Space scavenger pulls data from 'lost' satellite
A photo of the WIRE spacecraft prior to its March 5 launch clearly shows the star camera
|CNN's Greg Lefevre looks at a crippled satellite still able to yield valuable data
August 4, 1999
Web posted at: 4:57 p.m. EDT (2057 GMT)
By Greg Lefevre
San Francisco Bureau Chief
(CNN) -- UC Berkeley astronomer Derek Buzasi is turning space trash into scientific treasure, salvaging a trove of scientific data from a NASA satellite that was once considered a total loss.
Buzasi's astronomical odyssey began when the NASA space telescope called Wide Field Infrared Explorer (WIRE) was launched last March.
The main telescope's cover came off early, damaging it and rendering it useless.
But Buzasi had an idea.
"I was driving home thinking about what could we possibly salvage from this. What else is on board this spacecraft?"
That's when he realized that a small guiding telescope designed to help steer the satellite could be put to other uses.
Usually called a star camera, it aims at known stars and helps scientists orient the satellite in the three-dimensional void of space.
"So I immediately picked up the phone and called the manufacturer and asked them to tell me about its capabilities," he says.
'We had nothing to lose'
At the other end was Perry Hacking, the principal investigator at NASA's WIRE Project at CalTech in Pasadena, California.
"We all thought we had nothing to lose and so we thought it was a good experiment to try," Hacking said.
The small guiding scope is a two-inch model about the same size as those sold in astronomy stores, although it is significantly more sophisticated.
It's really good only for looking at the brighter stars.
But, clear of the Earth's atmosphere, perched in outer space, it's very good for that.
So far Buzasi has studied stars in the constellations Ursa Major (Big Dipper) and Centaurus. Buzasi examines the stars' oscillations.
Stars, he says, vibrate at a high frequency, like ringing bells.
"The frequencies, wavelength, at which the star vibrates tell you something about how the star is built and it allows us to actually see into the interior of the star," he says.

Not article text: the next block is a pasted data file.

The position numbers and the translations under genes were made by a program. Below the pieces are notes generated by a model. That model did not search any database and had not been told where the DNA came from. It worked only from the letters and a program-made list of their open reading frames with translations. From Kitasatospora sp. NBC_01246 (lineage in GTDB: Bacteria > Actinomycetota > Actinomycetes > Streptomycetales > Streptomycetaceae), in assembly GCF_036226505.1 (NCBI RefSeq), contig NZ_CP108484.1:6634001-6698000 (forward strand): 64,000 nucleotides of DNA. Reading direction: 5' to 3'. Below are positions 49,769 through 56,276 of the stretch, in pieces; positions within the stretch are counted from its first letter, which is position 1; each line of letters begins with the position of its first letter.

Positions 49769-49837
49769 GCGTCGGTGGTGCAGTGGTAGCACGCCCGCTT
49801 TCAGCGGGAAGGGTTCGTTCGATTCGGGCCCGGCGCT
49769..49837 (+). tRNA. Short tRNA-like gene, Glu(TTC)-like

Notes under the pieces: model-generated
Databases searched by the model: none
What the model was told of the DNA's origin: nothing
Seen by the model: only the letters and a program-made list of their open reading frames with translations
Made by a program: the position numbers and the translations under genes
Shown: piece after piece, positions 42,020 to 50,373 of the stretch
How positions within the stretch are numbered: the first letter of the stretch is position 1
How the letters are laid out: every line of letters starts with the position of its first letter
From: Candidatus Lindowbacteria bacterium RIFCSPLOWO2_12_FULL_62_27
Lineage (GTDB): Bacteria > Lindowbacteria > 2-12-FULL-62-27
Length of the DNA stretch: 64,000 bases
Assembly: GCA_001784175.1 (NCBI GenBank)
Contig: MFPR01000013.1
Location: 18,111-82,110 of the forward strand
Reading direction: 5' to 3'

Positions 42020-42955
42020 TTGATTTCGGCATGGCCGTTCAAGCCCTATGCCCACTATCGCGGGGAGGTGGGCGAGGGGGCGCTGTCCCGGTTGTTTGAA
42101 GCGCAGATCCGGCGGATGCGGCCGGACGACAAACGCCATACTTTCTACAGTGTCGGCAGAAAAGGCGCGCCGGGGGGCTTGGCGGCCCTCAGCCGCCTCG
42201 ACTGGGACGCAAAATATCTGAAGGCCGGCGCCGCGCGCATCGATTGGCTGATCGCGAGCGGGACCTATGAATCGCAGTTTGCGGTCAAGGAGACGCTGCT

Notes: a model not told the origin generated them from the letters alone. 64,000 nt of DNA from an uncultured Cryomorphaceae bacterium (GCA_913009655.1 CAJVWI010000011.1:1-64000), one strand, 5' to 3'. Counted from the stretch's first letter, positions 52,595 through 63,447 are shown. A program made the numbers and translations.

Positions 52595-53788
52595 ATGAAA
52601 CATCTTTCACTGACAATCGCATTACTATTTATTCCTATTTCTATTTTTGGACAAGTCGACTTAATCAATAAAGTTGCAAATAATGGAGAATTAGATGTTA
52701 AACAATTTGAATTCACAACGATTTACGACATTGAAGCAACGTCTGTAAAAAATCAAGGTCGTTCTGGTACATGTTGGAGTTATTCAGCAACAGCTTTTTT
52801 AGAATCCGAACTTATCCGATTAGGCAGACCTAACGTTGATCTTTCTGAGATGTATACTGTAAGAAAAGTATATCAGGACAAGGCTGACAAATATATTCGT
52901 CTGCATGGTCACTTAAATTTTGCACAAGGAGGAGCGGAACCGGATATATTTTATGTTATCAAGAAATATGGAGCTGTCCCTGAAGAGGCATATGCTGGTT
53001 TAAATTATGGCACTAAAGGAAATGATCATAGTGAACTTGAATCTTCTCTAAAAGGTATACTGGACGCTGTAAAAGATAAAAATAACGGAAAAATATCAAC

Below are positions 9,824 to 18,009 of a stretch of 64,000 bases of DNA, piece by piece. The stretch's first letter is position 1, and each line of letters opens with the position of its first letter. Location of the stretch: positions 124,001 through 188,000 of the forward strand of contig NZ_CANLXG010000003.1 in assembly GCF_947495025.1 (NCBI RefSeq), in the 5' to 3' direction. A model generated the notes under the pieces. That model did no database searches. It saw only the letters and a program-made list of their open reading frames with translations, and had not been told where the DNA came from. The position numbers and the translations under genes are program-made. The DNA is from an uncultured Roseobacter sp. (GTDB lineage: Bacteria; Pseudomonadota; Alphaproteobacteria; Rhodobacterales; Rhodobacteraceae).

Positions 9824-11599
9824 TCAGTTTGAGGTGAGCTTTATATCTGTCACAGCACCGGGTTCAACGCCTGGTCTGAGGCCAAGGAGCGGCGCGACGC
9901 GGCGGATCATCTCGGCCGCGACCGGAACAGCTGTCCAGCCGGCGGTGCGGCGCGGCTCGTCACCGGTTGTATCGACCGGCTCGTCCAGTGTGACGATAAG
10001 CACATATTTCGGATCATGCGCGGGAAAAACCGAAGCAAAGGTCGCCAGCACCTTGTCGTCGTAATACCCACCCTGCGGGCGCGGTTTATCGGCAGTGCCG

Buzasi came up with the idea of using the star camera to gather data
Buzasi will determine the star's age, how dense it is and what it's made of.
A completely new mission
The original WIRE project was launched on time and under its $80 million budget. The launch went as planned. The spacecraft performed perfectly, and still does. But a little-known bug in a computer chip caused the protective
shield covering the telescope to blow off prematurely.
That caused a series of problems. The super-sensitive telescope was exposed to the sun. Hydrogen ice that was supposed to keep the telescope cool instead spewed into space and the
NASA by that time had spent $73 million and was prepared to declare the project a loss.
That's when Buzasi called.
In just a few weeks time, engineers at Goddard Space Flight Center in Maryland steered the satellite in a new direction and converted it to perform a completely different mission.
Hacking adds engineers at Cal Tech wrote entirely new software to make the data coming from the small telescope useful for Buzasi's project.
"We had different targets, different objects to look at than we originally planned," Hacking says. "But there's quite a bit more that had to go into getting those data to the ground and then the analysis of them on the ground in order to get to the results you've heard about."
Like 'drinking from a firehose'
Hacking calls the results terrific.
"This is one heck of a consolation prize," he says.
The smaller scope makes about 10 observations of a star per second, for about 40 minutes each day.
The Big Dipper
Buzasi is getting plenty of data.
"I'm getting something like 750,000 observations a day. And so keeping up with that is a little bit like drinking from a fire hose, and I'm behind on reducing the data."
In just a few months he's learned plenty. He studied Alpha Ursa Major, the brightest star in the Big Dipper.
He found it's over four times the mass of our sun and is about 120 million years old. And expanding rapidly.
"It's actually on its way to becoming a giant. It's just starting to enlarge."
Many satellites use so-called spotting scopes to aim at the stars and keep the satellite positioned.
Astronomers now wonder if more of those same scopes could serve a dual purpose, sending back scientific data as well.
WIRE mission to study galaxy formation declared a loss
March 9, 1999
Tiny WIRE satellite begins giant galactic mission
March 5, 1999
WIRE spacecraft launch rescheduled for Thursday
March 3, 1999
NASA to explore history of universe
March 1, 1999
Small Explorer: WIRE
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